Naomi Osaka lit the cauldron at the opening ceremony of the Tokyo Olympics on Friday. It marked the end of the flame's long journey from Greece, and officially marked the beginning of the Olympics delayed for a year due to the COVID-19 pandemic. The Olympics are still dealing with COVID-19 issues as fans were not allowed to attend the ceremony.
According to the Associated Press, the identity of the person lighting the cauldron is kept a secret until the very last moment. Before Osaka lit the cauldron, baseball greats Sadaharu Oh, Shigeo Nagashima and Hideki Matsui took part in bringing the flame into the stadium. It was then passed to a doctor and nurse, Hiroko Oohash and Junko Kitagawa. A few more people carried the torch before it got to Osaka, who brought it to center stage. From there, Osaka ran up the stairs, lit the cauldron and it was followed by fireworks.
Naomi Osaka lights the Olympic cauldron 👏 #Tokyo2020July 23, 2021
Osaka, a four-time Grand Slam winner, will be competing in the Olympics, representing Japan. She was set to have her first tennis match on Saturday but it has been delayed. Osaka will be competing in her first match since she withdrew from the French Open in May after saying she would not be doing press conferences at the event, which drew backlash from organizers.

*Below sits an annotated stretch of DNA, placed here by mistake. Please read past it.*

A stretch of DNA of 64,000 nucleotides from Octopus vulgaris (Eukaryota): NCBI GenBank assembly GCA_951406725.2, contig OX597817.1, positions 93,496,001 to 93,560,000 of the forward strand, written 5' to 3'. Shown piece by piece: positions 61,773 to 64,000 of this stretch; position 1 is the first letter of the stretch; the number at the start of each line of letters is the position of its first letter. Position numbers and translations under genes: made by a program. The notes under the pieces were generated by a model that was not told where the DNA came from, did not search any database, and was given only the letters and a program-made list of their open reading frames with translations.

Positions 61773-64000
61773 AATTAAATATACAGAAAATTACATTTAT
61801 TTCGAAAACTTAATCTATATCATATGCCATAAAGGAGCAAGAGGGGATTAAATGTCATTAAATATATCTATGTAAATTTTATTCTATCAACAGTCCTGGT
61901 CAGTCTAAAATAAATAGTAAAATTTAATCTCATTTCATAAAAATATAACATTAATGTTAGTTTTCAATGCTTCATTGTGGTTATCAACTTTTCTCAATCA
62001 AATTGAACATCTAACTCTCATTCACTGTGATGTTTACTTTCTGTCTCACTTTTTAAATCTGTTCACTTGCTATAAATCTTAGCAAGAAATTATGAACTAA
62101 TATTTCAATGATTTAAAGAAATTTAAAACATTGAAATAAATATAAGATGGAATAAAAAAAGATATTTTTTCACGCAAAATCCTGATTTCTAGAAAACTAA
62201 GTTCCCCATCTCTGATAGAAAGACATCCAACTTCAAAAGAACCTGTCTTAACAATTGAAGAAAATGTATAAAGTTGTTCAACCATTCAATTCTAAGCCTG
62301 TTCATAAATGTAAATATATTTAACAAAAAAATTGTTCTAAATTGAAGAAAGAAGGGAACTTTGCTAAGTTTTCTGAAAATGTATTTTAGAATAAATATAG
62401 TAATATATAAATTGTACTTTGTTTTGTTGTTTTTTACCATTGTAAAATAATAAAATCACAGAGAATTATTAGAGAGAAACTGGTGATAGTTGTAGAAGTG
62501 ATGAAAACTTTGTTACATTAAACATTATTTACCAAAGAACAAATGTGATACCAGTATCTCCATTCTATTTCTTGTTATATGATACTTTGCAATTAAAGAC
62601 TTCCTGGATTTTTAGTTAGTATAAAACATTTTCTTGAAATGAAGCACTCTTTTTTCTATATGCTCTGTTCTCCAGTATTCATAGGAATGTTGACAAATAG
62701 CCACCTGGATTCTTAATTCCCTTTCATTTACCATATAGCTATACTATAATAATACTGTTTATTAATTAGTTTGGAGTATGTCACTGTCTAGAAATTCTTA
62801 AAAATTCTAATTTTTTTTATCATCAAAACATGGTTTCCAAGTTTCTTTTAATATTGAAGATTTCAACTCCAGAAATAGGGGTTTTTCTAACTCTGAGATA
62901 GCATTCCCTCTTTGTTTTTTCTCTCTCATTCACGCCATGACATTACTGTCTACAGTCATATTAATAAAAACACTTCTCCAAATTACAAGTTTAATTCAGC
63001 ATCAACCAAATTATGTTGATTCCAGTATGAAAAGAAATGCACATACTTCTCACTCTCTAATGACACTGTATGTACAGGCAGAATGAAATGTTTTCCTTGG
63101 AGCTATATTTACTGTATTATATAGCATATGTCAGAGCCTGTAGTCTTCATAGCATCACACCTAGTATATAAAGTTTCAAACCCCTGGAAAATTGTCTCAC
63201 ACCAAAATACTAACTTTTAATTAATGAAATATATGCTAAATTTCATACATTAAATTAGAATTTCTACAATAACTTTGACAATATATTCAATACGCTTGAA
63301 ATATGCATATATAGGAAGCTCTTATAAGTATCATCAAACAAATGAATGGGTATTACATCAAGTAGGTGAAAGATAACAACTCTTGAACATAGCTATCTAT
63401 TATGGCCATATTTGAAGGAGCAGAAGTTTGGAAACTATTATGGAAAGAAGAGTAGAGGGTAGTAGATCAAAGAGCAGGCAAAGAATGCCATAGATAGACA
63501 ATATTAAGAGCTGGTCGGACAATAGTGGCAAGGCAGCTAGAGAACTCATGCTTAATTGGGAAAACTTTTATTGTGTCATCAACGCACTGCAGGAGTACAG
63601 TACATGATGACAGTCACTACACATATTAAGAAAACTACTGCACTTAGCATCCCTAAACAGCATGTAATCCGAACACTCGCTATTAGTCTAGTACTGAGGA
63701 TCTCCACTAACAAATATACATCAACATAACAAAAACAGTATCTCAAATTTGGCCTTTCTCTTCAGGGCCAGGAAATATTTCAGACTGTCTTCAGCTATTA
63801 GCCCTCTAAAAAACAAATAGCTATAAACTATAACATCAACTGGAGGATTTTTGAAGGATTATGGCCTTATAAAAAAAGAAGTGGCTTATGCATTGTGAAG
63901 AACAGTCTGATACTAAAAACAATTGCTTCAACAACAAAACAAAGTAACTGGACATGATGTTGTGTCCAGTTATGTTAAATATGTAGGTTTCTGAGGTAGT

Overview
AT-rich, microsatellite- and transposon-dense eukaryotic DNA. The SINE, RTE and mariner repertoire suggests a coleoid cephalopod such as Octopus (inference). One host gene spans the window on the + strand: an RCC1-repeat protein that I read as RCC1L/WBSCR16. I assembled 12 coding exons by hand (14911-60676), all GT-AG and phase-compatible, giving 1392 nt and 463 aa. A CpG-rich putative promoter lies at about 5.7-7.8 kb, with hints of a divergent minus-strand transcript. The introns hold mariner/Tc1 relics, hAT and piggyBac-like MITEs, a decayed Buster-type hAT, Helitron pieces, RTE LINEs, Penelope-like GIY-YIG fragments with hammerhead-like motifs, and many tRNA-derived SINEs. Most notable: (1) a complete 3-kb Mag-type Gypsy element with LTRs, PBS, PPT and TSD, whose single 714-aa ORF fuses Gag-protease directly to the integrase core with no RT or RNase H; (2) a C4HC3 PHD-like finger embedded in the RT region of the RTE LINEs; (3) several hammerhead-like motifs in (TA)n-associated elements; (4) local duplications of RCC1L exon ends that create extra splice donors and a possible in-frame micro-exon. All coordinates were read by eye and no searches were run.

"I think now the best thing for the tournament, the other players and my well-being is that I withdraw so that everyone can get back to focusing on the tennis going on in Paris," Osaka said in a lengthy statement at the time. "I never wanted to be a distraction and I accept my timing was not ideal and my message could have been clearer.
"More important I would never trivialize mental health or use the term lightly. The truth is that I suffered long bouts of depression since the US Open in 2018 and I have had a really hard time coping with that. Anyone that knows me knows I'm introverted, and anyone that has seen me at tournaments will notice that I'm often wearing headphones as they help dulls my social anxiety." Osaka comes into the Olympics as the second-best player in the world.